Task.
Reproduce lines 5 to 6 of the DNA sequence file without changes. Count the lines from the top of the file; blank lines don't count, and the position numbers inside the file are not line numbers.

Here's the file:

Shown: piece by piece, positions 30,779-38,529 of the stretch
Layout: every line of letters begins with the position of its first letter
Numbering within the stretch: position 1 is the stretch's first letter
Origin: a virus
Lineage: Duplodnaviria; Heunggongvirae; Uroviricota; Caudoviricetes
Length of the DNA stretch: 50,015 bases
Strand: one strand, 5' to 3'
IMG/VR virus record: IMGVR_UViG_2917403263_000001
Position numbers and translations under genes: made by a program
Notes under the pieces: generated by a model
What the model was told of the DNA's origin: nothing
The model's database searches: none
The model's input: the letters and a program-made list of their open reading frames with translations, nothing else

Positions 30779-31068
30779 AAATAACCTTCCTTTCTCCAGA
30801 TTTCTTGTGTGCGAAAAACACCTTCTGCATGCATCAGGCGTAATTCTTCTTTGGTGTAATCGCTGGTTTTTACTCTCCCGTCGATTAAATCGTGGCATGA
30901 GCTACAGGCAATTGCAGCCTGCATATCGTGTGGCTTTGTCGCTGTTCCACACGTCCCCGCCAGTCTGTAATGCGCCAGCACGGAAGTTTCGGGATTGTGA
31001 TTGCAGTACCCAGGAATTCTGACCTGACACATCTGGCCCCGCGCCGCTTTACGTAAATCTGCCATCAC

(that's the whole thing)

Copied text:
Lineage: Duplodnaviria; Heunggongvirae; Uroviricota; Caudoviricetes
Length of the DNA stretch: 50,015 bases